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Sleight is a tool that lets you make and edit speech commands for other software without knowing Python / etc.

What other software? Dragonfly to start, but other frameworks are on the roadmap.

What Problems Does this Solve?

Increased Productivity

Creating voice commands in Dragonfly / Caster / Vocola / Talon is fairly technical and error prone. Sleight aims to lower the bar to voice command editing / usage for all and increase velocity for power users.

Shareability / Portability

Over the past few decades, numerous voice command systems have appeared. The syntax that their commands use seems to always converge on something structurally similar. So, at the risk of xkcd 927, Sleight aims to develop and unify that structure through a common data model.

This voice command data model should be shareable, human-readable, extensible, and accomodating of most common voice command needs / usages.

Grammar Resilience (Merge Conflicts)

The aforementioned frameworks' users often publish sets of commands for others to use.

Let's say you download one of those command sets, and then both you and the author make changes separately. Suppose one of those changes was that both of you changed the same command. You see some of the author's other changes and want them, but you don't want the change to the command that you both changed. This is a "grammar resilience" problem (more commonly known as a merge conflict). Developers solve this with git and merge conflict resolution tools, but with a data model as simple as Sleight's, easier solutions (like granular element lockability) become feasible.

Where It's At Now

Sleight is very much alpha software at this point. Though it already supports a subset of the Dragonfly specification and can export full Dragonfly rules, there is much which needs to be done.

Help Wanted

There are various ways you can contribute to Sleight:

  • giving feedback: see the feedback section below.
  • expanding / narrowing / organizing / reworking / ordering the roadmap
  • writing documentation
  • code contributions
  • demos (YouTube / etc.)


Sleight needs:

  • bug reports
  • UI / UX improvement suggestions
  • validation suggestions
    • are there ways to create or import invalid data which Sleight allows?
  • feature requests
    • please have lots of patience here
      • alternatively, open a PR ;)
  • TypeScript / React best practices suggestions

Roadmap Thus Far

This is a very rough roadmap at this point, and not in any particular order.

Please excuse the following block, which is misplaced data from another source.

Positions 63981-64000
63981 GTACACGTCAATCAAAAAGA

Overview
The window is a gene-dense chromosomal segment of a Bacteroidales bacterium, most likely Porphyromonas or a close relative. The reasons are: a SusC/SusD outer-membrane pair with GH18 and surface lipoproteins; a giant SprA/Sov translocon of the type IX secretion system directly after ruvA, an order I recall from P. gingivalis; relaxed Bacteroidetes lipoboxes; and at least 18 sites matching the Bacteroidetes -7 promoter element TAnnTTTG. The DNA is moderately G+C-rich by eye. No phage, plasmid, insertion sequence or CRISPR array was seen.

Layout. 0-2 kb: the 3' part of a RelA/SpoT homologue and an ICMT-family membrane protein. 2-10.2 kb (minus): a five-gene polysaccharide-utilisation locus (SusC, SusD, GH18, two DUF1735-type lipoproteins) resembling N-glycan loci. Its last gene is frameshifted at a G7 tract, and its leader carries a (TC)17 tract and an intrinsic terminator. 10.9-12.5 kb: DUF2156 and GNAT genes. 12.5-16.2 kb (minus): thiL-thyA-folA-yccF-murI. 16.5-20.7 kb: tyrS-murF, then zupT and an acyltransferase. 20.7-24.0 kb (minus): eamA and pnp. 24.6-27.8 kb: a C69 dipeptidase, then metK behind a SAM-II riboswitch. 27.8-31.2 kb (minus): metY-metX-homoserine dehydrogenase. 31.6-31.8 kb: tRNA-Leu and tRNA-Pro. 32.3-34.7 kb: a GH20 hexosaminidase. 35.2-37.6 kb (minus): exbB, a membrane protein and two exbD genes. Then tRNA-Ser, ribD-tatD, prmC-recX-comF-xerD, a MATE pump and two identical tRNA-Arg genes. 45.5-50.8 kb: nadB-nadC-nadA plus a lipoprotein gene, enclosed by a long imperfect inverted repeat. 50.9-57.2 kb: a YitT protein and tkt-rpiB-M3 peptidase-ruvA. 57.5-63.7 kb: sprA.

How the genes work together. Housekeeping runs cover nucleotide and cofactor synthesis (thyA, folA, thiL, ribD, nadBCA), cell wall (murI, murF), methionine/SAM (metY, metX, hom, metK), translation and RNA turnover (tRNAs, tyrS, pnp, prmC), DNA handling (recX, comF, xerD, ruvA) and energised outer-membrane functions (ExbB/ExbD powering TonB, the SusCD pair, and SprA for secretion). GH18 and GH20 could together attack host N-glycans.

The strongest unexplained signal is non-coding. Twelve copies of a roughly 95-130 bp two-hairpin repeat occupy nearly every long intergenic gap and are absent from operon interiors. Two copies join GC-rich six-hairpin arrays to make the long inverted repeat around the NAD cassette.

UX Improvements

  • documentation
  • demos
  • keyboard shortcuts (customizable)
  • more themes / theme switching
  • validators offer simple solutions where possible

Exports to Other Frameworks

  • Caster
  • Talon
  • Vocola
  • ???


  • web API
    • read-only at first

DX Improvements

  • documentation
  • code cleanup
  • more/better logging

Tech Debt Paydown

  • model changes
    • follow immutable model principle
      • model version adapters
    • aim to provide common "primitives" rather than implement any particular framework's specification
      • add more actions
      • simplify existing actions

Installing Sleight

See the releases section for installers / release notes.

Locked, Enabled, and Role Keys

The following explains the sharing and resilience features.

Role Keys

Any Sleight element can be tagged with a role key. This allows it to be targeted for update by an import of other Sleight data.

(Role keys must be unique. This is enforced by validators.)

Once an element is tagged, it is targeted for override by an element of the same type and role key in a future import.

This lets command set authors provide commands for users which can be improved or changed later. Examples of such changes might include:

  • replacing English role-keyed specs with Spanish role-keyed specs
  • replacing macOS role-keyed actions with Linux role-keyed actions


Any Sleight element should be able to be locked. This means that it will not be targeted for update even though it has a role key.

This provides users a way to opt-out of specific parts of command set updates without having to deal with something like a merge conflict.

A user could also just remove the role key from the element they want to edit and opt-out of updates for.


Any Sleight element should be able to be enabled for export. Sleight data which is not enabled will not be exported.

(TODO: the enabled flag isn't implemented yet, so everything gets exported.)

For Devs

Design Notes

Sleight has thus far been designed with "strong opinions loosely held". See for details.

A Guided Tour of the Code

Where is everything? Take the tour.

Running the Project

You will need to install npm.

Then, in the project directory, you can run:

npm run react-start

This will run the app in the development mode.

You can then open http://localhost:3000 to view it in the browser.

The page will reload if you make edits. You will also see any lint errors in the console.

npm run react-test

This launches the test runner in the interactive watch mode. See the section about running tests for more information.

npm run build

Builds the app for production to the build folder. It correctly bundles React in production mode and optimizes the build for the best performance. The build is minified and the filenames include the hashes.


voice command editor app